Analyze the Book
1. The American Splendor comics were written in direct contrast to the typical superhero comic books in the era of its conception. Harvey Pekar coopted the underground comic movement in making a comic book story about ‘adult’ things. Adult in the sense that there was thought provoking material that was difficult and emotional in a realistic way, contrary to how story book the typical super hero comic book plays out. Whether or not it was completely intentional American Splendor gives an honest and thorough commentary on working class neglected Americans in the rust belt region — As seen through the eyes of an obsessive compulsive writer. The art style compliments the gritty detail and ugly realities that Pekar covers in the comic. There is charm to be found in a cynics struggle for small victories in life and that might be a major attraction to the work.
Analyze the Movie
2.This film intentionally avoids being placed in a genre. While on the one hand it is a drama starring Paul Giomatti, on the other its a documentary and then an artistic coupling of the two. The actual Pekar as seen in the interviews is just as charaicatureesque as you would imagine if not more. Giomatti almost fails to exaggerate the type of character Pekar is. When parts of the film seem exaggerated or dramatized, the directors cut to real life interviews to reinforce the nature of the man in the biopic. The film plays out like a biography film but the whole thing has an arc, artfully crafted by the directors. There is a narrative seated in the life of Pekar on its own about a cynical man who very slowly and awkwardly warms up to certain parts of the world — like embracing optimism to overcome cancer, adopting his daughter and retiring with a group of co-workers/friends/family.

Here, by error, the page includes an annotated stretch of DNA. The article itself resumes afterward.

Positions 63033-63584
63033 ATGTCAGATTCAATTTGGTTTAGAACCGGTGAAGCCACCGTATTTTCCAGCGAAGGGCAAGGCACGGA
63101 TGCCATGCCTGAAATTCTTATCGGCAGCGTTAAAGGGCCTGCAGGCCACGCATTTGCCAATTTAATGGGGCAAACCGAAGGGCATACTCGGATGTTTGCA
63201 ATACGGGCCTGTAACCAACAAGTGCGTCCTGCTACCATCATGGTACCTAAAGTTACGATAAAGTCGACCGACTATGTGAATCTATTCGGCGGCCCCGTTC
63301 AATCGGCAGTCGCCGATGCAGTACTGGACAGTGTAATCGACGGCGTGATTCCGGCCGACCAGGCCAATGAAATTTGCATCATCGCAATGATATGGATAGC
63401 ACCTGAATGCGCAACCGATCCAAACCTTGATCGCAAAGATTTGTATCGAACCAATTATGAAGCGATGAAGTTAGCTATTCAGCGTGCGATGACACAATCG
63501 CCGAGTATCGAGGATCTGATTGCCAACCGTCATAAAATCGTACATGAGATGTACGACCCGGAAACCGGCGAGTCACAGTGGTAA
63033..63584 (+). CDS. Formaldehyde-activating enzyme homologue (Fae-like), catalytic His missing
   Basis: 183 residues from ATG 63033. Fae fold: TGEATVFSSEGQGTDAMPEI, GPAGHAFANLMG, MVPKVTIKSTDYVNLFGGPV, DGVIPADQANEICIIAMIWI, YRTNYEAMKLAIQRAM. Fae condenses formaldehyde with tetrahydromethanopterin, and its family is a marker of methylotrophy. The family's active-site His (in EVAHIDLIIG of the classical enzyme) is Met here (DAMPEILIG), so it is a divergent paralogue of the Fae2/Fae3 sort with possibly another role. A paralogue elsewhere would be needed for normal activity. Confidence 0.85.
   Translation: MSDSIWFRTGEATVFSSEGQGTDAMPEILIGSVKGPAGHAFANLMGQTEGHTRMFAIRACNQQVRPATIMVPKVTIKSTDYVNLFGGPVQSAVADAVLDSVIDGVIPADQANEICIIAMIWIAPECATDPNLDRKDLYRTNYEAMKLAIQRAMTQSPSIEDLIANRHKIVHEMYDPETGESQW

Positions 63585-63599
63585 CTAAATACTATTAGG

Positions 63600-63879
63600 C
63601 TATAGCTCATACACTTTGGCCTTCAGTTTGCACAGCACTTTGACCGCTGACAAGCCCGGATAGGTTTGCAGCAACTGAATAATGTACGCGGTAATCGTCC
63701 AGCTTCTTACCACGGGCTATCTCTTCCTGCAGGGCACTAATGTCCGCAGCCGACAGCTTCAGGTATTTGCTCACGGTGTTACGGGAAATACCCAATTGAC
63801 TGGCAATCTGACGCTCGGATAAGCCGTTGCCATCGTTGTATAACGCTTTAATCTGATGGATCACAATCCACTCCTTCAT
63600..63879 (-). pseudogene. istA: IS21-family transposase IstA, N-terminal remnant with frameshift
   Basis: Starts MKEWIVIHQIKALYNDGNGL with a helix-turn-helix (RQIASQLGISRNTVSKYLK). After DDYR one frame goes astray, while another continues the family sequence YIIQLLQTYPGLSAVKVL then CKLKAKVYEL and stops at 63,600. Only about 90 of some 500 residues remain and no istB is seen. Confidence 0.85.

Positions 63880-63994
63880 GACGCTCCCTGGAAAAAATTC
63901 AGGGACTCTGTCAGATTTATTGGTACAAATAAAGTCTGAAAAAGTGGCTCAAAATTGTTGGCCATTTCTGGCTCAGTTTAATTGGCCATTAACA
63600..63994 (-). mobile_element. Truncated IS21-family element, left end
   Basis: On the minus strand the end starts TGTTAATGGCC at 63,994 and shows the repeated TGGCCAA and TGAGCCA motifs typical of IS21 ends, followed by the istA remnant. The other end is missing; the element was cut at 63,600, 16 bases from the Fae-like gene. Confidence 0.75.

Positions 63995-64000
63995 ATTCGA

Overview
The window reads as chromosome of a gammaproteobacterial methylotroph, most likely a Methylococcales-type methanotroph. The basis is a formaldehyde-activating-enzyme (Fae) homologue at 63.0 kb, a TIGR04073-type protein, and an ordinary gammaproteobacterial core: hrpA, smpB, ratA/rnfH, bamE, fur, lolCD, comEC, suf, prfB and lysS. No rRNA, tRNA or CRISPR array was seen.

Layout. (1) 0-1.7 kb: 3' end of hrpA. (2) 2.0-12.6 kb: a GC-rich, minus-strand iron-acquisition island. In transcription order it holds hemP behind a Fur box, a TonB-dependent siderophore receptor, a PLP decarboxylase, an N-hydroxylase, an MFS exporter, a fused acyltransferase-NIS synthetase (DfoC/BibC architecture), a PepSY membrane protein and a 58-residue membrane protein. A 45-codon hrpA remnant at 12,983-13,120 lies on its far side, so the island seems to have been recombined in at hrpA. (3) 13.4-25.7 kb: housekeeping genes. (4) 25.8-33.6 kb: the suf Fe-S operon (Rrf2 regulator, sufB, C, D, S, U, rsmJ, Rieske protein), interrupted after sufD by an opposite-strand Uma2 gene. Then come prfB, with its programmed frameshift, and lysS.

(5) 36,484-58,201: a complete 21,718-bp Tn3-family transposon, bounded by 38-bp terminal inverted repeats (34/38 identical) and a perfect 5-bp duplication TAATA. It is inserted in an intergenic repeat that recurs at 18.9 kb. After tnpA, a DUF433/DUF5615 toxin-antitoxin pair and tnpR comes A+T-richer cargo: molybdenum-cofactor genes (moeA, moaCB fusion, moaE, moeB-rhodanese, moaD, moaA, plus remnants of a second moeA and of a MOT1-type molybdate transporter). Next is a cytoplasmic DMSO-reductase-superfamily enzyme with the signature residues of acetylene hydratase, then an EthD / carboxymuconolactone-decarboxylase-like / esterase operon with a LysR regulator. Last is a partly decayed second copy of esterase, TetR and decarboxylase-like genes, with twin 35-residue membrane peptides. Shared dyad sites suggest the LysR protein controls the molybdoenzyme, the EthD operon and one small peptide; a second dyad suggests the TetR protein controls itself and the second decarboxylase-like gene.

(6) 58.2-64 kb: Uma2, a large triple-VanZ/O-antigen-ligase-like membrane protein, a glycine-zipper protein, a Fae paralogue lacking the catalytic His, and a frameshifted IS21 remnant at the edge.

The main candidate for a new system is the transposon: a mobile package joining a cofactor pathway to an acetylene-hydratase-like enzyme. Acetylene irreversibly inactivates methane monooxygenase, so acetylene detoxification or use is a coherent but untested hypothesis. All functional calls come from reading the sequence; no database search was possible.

Analyze the Adaptation
3. From an adaptational point of view does well to keep the spirit of the rust belt brand of depression alive(?) in the film. The employment of actual footage of cleavland keeps, for the most part, the film from feeling too much like a glamourized version of the story. The use of actual comic book framing and artwork was done sparringly limiting the chaos of genre jumping but keeping the film tied together with the comic but keeping the film version its own thing. With the film being part documentary, the arc of the story was a little more optimistic in theme then the actual American Splendor. The directors use snippets of interviews and cover sections of Pekars life that piece together the story.
Online Research on the film
Roger Ebert seems just very attached to the story of Pekar’s life and the people in it. The movie does a great job telling his story in an original way so he loved the movie.
The writer really feels like the film was meant for him and points out that this is sort of the appeal of the comics American Splendor since it was about an every man who was an artist on the inside.
‘Harvey Pekar didnt do happy but he did funny and truth and so does this movie — beautifully’ This last line really resonated with me on how I felt about this movie. The truth of the movie wasn’t muddied by hacky feel good scenes but it was still successful in being charming in its own right. The movie ends in Pekars actual retirement party, a sort of misreble looking setting but some genuine touching interactions between the feel like friends and family of Pekar. The post modern approach to telling the story allowed for this.
5. The Film definitely paints a different picture than the comics themselves do. In a way there is reason to cry sellout since the story ends up softening up the perception of Harvey to a family man, mildly successful and happy guy. As much as Pekar fights the smiles in his interviews and real life footage the documentary is edited in such a way that the joy shines through. This really couldn’t be said for the comic that was heavy handed with the cynical and bleak outlook. The comic has redeeming qualities but it wasn’t a feel good read, and I can’t help but to get the feeling the Harvey Pekar was doing alright by the end of this film.